child custody and parenting plans Archives

An overview of child custody proceedings

Florida parents who are going to court for child custody should prepare as thoroughly as possible. This may include bringing a babysitter or teacher who can testify to an individual's ability to be a good parent. It is also a good idea to think through potential questions that a judge may ask and have answers to those questions ready ahead of time.

Dealing with the challenges of co-parenting after divorce

For anyone in Florida ending a marriage that produced children, the process isn't over once a divorce becomes final. Co-parenting arrangements will need to be made between the parties who play a role in raising a child. Legally, co-parents can be parents or legal guardians responsible for a child's care. Oftentimes, these parties are the two individuals who divorced. While every situation is different, there are some ways to make the process smoother for everyone involved.

Parenting schedules add stability to children's lives

When parents in Florida decide to divorce or end their romantic relationship, both may be committed to ensuring that it does not also mean the end of their relationship with the children. Coming up with a custody agreement can be challenging but also important for developing a stable environment for children after their parents decide to separate. A parenting schedule can lay out logistics and responsibilities for how a child's time will be divided between his or her parents. By working together to create a plan, both parents can show their children that they are committed to putting the kids' interests first.

Flexible child custody arrangements

Some Florida divorced might think about arrangements for child custody and visitation in terms of the traditional schedule in which the custodial parent has the child most of the time and the noncustodial parent gets the child every alternate weekend, usually from 6 p.m. on Friday to 6 p.m. on Sunday. However, this schedule can be tweaked or restructured entirely to better suit the needs of both parent and child.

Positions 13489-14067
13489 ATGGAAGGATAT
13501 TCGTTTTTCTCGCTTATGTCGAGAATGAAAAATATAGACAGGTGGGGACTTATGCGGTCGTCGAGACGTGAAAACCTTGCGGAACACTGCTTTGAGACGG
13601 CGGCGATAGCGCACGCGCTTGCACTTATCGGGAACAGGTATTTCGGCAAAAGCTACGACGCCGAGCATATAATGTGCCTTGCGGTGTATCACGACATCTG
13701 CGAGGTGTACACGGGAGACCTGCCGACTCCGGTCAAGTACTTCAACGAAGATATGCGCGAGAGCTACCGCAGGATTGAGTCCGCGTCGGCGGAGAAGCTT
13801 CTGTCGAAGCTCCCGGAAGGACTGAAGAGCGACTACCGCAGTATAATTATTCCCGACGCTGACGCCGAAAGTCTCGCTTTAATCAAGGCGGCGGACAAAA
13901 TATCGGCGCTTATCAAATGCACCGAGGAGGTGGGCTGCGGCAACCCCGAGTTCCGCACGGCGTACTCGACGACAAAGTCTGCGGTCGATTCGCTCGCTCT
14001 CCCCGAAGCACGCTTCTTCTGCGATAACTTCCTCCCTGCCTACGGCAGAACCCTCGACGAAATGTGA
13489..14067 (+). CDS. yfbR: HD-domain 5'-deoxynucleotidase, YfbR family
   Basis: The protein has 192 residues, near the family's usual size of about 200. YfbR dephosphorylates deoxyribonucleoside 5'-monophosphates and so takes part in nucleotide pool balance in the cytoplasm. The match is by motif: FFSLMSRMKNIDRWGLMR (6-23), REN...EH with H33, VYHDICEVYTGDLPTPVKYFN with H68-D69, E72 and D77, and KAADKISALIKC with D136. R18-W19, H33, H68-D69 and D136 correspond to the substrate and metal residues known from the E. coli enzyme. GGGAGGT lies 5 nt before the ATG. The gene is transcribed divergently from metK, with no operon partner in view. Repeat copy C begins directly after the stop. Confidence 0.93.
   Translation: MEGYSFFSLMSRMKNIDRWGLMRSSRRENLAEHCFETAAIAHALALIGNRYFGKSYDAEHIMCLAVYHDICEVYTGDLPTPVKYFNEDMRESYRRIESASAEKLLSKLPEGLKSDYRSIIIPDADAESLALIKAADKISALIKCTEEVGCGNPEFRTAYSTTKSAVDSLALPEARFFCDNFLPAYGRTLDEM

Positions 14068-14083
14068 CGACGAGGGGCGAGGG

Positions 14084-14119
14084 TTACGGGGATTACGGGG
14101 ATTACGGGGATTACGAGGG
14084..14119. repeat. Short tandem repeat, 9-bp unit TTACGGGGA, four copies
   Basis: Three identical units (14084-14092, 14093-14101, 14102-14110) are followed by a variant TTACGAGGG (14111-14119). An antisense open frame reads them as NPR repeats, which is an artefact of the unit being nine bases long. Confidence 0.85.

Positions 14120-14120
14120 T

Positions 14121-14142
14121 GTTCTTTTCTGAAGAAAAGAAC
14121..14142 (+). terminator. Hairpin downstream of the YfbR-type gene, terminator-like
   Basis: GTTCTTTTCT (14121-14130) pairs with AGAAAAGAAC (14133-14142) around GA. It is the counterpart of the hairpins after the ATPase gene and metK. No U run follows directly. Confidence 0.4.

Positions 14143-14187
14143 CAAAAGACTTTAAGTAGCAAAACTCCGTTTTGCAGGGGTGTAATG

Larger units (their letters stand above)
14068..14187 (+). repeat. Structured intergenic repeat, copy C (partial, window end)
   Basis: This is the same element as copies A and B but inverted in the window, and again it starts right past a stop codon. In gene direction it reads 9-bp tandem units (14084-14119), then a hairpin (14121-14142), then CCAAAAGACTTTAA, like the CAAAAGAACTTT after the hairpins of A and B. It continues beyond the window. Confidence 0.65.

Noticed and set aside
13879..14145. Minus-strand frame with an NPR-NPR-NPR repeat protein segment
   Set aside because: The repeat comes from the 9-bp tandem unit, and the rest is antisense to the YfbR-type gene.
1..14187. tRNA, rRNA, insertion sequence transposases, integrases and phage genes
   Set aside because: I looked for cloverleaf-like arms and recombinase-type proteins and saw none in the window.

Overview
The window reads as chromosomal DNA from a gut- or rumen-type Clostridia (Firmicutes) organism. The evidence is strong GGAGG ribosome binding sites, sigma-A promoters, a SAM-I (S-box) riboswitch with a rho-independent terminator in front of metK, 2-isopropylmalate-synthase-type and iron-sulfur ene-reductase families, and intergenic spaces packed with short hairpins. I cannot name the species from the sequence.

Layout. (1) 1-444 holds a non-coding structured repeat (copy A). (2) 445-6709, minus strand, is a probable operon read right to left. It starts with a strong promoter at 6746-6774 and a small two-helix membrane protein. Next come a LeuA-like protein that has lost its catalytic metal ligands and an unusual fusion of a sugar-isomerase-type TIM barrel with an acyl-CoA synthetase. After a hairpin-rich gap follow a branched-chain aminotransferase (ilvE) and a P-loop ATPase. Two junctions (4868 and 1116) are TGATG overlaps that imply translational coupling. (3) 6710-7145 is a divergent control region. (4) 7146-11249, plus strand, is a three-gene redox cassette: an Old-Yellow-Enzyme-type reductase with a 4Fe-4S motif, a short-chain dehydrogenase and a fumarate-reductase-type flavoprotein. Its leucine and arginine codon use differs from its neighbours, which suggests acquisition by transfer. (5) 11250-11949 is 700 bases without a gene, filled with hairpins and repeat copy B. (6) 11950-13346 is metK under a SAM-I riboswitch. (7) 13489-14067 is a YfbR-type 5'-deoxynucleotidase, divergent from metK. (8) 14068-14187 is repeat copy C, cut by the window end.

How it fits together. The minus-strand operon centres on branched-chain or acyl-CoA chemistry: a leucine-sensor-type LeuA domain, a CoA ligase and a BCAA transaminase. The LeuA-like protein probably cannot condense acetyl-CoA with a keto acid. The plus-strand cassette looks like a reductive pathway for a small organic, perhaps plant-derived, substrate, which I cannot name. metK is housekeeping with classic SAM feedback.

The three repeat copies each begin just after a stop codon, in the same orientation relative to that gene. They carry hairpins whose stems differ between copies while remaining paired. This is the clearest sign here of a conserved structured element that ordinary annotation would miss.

Shared custody is trending upward

Divorcing Florida parents should know the days of a father automatically being relegated to every-other-weekend parenting are no more. All across the nation, legislators and judges are pushing a trend toward shared parenting. Fully integrating each parent into the lives of children has shown to benefit child development along with easing the pain of parents who would have been forced to spend more time separated from children under previous standards.

Seeking full custody of the children

When Florida parents are heading toward divorce, the situation can become difficult for everyone involved. Even if the parents do not want to be together anymore, it is usually beneficial for both parents to play an active role in their children's lives. However, there are cases where one parent may wish to seek full custody of the children, especially if the other parent is abusive, neglectful or otherwise incapable of caring for the children on his or her own.

Common child custody myths

When divorcing parents head to court to determine who will get custody of the children, Florida judges usually make decisions using a standard called "the best interest of the child". Essentially, courts generally determine what will give the children the most stability and help protect them from conflict or abuse. However, this standard is vague, allowing the decisions to be susceptible to the judges' biases.

Parents learn about their child custody options

When it comes to resolving child custody matters, divorcing Florida parents can generally come to any agreement that works for them. However, exceptions may be made if a parent is deemed unfit to have physical or legal custody of a son or daughter. Typically, parents will have joint custody or equitable parental rights. It is important to note that equal does not necessarily mean a 50/50 split.

How shared parenting is changing child custody

In 2016, the Florida legislature voted in favor of a bill that would make shared parenting the default in child custody cases. However, the governor vetoed the bill. A number of states are moving toward encouraging shared parenting although legislating it remains somewhat controversial. 

How to spot and prevent parental alienation

Parents in Florida and elsewhere are ideally looking out for the best interest of their children after a divorce. However, there are times when they try to use their children to punish their former spouses. In some cases of parental alienation, the manipulating parent will convince the child that he or she is the one responsible for acting out against the other parent.

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